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The new Quick Selection Tool takes the abilities of Magic Extractor and makes them available within the main Elements interface without having to resort to a separate dialog. You simply click and drag over the areas you want, then press the Alt key and drag over areas you don't. For those who don't have a steady enough hand - or the time - to marquee a selection manually, the Quick Selection Tool gets the job done fast. We found it much easier to use than the Magic Extractor, even if the underlying engine is essentially the same.
The output options have been enhanced, too. The Create stage found in both the Organizer and Editor leads you through wizards which help put together Photo Books, Calendars, Collages, Online Galleries and Slide Shows. In each case, tools, instructions and assets appear to guide you through the process, and your chosen images are lined up in a project bin along the bottom, ready for inclusion.
Creating an interactive gallery from multiple photos now takes full advantage of Flash empowerment. The gallery templates include animations, such as planes flying across and photos sliding in, and some user customisation if available. You can then burn the results to CD or DVD (if you have Premiere Elements 4 as well), or upload them to your website or the Photoshop Showcase service.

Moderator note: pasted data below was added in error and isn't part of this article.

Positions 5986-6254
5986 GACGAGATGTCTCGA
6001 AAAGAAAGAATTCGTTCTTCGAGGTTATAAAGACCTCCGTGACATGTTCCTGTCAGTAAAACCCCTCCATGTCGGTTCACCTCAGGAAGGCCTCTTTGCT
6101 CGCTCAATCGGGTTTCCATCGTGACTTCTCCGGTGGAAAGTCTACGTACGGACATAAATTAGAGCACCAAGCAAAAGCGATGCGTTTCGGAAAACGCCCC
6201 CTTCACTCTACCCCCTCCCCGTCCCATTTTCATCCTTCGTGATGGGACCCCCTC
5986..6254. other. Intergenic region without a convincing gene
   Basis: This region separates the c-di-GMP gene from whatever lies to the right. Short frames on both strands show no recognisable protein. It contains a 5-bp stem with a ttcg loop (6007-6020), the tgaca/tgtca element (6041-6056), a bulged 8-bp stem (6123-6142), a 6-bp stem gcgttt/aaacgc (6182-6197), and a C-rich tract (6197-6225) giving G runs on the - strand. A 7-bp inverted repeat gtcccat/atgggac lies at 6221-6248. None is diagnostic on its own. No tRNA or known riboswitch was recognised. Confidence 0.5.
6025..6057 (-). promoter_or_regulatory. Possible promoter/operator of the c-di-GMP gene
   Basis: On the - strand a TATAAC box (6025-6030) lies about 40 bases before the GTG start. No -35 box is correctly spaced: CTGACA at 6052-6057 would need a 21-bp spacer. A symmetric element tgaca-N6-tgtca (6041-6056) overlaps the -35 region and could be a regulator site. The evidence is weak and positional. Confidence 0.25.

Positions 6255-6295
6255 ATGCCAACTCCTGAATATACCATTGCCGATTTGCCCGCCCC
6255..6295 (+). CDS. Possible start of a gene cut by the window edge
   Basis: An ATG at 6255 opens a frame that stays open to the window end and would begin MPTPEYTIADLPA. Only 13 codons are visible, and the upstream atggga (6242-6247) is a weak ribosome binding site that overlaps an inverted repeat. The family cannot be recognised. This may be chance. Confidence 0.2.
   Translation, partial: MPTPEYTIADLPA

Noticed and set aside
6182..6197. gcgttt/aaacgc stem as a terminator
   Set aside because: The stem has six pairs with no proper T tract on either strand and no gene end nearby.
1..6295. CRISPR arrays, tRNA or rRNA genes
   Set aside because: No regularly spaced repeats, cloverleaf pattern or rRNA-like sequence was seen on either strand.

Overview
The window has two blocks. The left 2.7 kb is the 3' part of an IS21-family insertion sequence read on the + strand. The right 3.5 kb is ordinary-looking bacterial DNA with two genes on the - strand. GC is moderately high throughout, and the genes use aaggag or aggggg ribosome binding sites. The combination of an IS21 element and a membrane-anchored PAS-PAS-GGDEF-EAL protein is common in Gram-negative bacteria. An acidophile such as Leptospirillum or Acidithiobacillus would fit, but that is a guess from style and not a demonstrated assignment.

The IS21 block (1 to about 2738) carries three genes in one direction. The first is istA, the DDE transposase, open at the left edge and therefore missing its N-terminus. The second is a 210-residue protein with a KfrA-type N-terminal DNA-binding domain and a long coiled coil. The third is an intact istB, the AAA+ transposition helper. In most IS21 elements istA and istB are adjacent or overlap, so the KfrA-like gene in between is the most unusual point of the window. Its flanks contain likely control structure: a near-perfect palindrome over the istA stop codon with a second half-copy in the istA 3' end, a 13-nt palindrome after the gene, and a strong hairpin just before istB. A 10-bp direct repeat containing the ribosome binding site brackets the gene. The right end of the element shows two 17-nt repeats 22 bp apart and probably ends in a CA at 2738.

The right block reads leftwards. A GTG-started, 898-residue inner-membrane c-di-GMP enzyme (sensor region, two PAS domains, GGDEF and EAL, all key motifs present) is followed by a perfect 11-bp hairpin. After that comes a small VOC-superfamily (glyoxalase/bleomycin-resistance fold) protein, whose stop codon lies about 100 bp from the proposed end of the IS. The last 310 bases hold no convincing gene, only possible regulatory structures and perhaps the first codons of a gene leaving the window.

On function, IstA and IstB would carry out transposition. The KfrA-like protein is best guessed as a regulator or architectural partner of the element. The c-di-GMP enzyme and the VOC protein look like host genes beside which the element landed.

The Share section in the Organizer provides another route to all the various output options, including putting a Gallery online, emailing photos as attachments, or using Photo Mail, which fires up a built-in mail client for Windows Mail or Adobe's own mail service. The Share area is also where you can Order Prints online via Kodak EasyShare, or burn to optical disc.
Overall, Photoshop Elements 6 doesn't feel like a huge upgrade. But it does have plenty of useful new tools and a more streamlined interface for the new user - which is clearly Adobe's theme for its Elements products. The Photomerge facilities and Quick Selection Tool could sell you the upgrade on their own, though.
Although you can buy both of these applications separately, the savings of buying the two together have meant that Adobe traditionally sells many more of the bundle than either one on its own. Of the two, Photoshop Elements has more new and enhanced features, although both are even easier for the newcomer to get to grips with than their predecessors. Neither app feels like a huge update compared to the last versions, but we still expect Adobe to sell heaps of copies of this bundle. If you don't have decent photo or video editing software, or you have an Elements bundle a few versions old, there is plenty here to tempt you.
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